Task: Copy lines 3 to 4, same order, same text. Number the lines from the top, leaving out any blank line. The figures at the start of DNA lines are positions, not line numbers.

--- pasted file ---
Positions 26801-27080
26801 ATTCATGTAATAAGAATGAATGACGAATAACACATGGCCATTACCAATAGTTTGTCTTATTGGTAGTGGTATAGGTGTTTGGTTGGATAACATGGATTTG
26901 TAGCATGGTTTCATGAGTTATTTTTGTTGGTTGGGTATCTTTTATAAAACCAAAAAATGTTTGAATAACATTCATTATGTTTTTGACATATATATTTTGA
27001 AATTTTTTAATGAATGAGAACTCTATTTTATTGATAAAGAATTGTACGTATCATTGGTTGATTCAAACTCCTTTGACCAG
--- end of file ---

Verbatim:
26901 TAGCATGGTTTCATGAGTTATTTTTGTTGGTTGGGTATCTTTTATAAAACCAAAAAATGTTTGAATAACATTCATTATGTTTTTGACATATATATTTTGA
27001 AATTTTTTAATGAATGAGAACTCTATTTTATTGATAAAGAATTGTACGTATCATTGGTTGATTCAAACTCCTTTGACCAG